I will never forget the time in late 1994 when I was watching a KLAS TV-8 sports report touting the fact that Las Vegas was about to see the creation of a super speedway.
I was lying in bed recovering from brain surgery that I had undergone at Scripps Green Hospital north of San Diego. As an old Review-Journal sportswriter who had heard rumors about a similar endeavor countless times before, I shook my head in disbelief.
Las Vegas has many dreamers who come to town smoking cigars while driving Cadillacs before leaving in the back of a Greyhound bus. In Las Vegas, big-shots with big dreams are a dime-a-dozen and I was certain that the latest dream would become a nightmare in a matter of a few weeks.
However, the person announcing the new addition was actually a person who knew what he was doing.
You see, the person telling the story — Richie Clyne — was the real deal after all. His backers included Bill Bennett and Ralph Engelstad, both hotel-casino owners with real track records. The story we had all heard so many times before wasn’t a pipe dream and instead, it was a real deal.
Clyne was the motivator, the person with the dream who also just happened to think Las Vegas was ready for the big-time, as it related to auto racing. This time, the difference was the fact that Clyne had money people who also believed in Las Vegas knowing full-well that about 85 percent of the fans would travel to Las Vegas to attend races.
When Las Vegas Motor Speedway opened Sept. 16, 1996, there were still people who believed Las Vegas wasn’t ready for big-time motorsports. The night before the Indy Racing League race, workers were providing last-minute additions to the track ranging from the timing equipment to the windows for the suites.
On the next day, some 67,000 fans would arrive on roads that weren’t ready for the onslaught of fans. When Richie Hearn won the first Las Vegas 500, LVMS still needed to complete the masterplan for the future.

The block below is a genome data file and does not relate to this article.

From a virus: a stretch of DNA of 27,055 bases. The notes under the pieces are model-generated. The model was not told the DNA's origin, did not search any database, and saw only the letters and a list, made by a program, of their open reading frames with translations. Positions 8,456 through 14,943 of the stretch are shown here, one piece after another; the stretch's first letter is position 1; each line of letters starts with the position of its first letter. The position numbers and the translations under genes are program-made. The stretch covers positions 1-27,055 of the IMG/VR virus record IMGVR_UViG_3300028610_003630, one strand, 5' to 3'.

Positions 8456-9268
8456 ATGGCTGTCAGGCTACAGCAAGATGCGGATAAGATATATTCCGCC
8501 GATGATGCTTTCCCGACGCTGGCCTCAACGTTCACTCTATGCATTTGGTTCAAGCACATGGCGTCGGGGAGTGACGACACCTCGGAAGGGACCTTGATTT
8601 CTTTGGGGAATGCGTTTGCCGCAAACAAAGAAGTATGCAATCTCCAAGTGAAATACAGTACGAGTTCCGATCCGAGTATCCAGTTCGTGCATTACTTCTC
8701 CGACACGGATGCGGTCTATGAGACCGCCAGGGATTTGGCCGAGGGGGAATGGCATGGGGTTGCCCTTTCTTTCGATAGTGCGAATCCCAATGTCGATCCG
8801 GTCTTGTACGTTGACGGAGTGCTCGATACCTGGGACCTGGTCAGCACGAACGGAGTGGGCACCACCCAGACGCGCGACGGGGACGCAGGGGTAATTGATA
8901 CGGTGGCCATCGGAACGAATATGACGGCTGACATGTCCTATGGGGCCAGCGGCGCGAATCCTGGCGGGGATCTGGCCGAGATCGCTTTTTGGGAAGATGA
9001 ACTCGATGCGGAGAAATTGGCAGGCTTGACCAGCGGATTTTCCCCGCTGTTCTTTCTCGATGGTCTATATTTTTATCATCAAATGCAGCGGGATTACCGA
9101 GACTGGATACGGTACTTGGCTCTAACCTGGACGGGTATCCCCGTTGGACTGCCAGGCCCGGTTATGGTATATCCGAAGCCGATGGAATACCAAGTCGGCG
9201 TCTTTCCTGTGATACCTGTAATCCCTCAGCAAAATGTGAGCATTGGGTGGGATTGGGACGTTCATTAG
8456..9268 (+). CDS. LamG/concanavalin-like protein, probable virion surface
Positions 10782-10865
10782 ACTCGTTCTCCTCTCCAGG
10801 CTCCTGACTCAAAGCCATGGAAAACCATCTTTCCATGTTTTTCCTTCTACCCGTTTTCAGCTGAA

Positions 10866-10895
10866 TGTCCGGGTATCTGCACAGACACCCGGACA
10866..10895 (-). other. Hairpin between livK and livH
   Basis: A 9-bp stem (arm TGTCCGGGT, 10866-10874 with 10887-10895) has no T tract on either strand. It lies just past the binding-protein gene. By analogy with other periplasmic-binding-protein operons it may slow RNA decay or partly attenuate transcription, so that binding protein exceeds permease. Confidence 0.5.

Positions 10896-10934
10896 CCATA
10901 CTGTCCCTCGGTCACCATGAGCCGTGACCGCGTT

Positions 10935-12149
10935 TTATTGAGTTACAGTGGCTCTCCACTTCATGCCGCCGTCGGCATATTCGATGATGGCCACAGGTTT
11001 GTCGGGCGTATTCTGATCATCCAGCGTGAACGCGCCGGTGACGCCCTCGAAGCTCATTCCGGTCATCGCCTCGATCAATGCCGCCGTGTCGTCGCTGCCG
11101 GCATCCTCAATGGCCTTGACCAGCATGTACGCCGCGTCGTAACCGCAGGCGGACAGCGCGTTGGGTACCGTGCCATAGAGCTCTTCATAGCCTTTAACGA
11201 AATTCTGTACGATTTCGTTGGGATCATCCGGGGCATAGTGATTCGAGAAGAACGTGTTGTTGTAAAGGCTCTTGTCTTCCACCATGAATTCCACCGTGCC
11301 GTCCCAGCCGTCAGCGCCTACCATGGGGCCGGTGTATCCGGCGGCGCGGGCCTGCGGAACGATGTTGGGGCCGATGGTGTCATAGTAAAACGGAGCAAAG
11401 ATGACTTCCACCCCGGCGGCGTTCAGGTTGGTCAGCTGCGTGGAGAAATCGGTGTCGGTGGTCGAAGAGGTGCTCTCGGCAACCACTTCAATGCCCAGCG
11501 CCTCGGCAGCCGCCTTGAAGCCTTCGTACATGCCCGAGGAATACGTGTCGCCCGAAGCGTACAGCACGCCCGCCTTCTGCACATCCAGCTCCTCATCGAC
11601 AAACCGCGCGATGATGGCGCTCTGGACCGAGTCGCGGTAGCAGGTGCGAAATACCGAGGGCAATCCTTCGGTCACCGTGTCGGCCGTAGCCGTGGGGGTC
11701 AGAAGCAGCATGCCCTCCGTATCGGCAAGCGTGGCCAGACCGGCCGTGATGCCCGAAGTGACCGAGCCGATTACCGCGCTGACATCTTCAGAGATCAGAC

However, the promise to build the track had been fulfilled although there was no guarantee of a NASCAR Cup Race or a National Hot Rod Racing Association event. However, the doors had been opened and the future had been enlightened thanks to the fact that two hotel owners and a gifted street hustler had made it all happen.
The abysmal crowds at New Hampshire, cameras don’t lie – and the empty seats in Louden, N.H. don’t lie.
In fact, while the crowd for the NASCAR event on Sunday was poor, there were short track races with more people in the stands than Saturday’s Xfiniity Series race. While the announcers didn’t allude to such, the attendance both days was awful.
Meanwhile, two NHRA championship drag racing events are hosted each year at LMVS, and the NASCAR Sprint Cup event each March draws near-capacity crowd every year – and don’t forget that 85 percent of the fans travel thousands of miles to LVMS and the lights of Las Vegas.
Meanwhile, LVMS has a jam-packed schedule of other events including air races, Electric Daisy Carnival promotions and endless attractions.
In a city of never-ending dreamers, the staff of LVMS continues to dream up events that actually take place when promised. Clyne, Bennett and Engelstad sold the facility to highly-regarded automotive executive Bruton Smith in the late 1990s, and the facility remains a buzz of activity.
And when the Great Recession slammed Southern Nevada in 2008, LVMS continued hosting healthy events on several hundred acres northwest of Las Vegas. In fact, you can bet that LVMS remained a solid part of Southern Nevada when so many other venues suffered.
Truth be known, it’s a good thing that LVMS existed during the Great Recession since the track never missed a beat.
LVMS remains a very solid part of Southern Nevada and its NASCAR Sprint Cup races have lead the way. Seems to me my friends at LVMS would love a second Cup race right in the middle of the Race for the Chase – and everyone would win.
And If it’s a matter of track ownership, New Hampshire is also owned by Bruton Smith, so if it means Smith simply moving a race, the only real challenge would be for NASCAR to move New Hampshire’s July race to the fall in Las Vegas.
An October race either during the day or under the lights would serve as the perfect addition to the NASCAR Sprint Cup Series Race for the Chase and chances are that the crowd would be much better than the ones at New Hampshire Motor Speedway.
You see, LVMS has the Sprint Cup event down to a science since its first Cup race in 1998. The traffic situation has been fine-tuned and the fact that Las Vegas has world-class accommodations sweetens the pot even more.
And besides, the NASCAR awards is now in Vegas. I mean, what other reason does NASCAR need to give LVMS a Chase Race that would be held in October or even November.
Clyne, Bennett and Engelstad all believed that if they built a first-class speedway, the fans would come – and you can bet that the fans would support another Sprint Cup event in the city that never sleeps.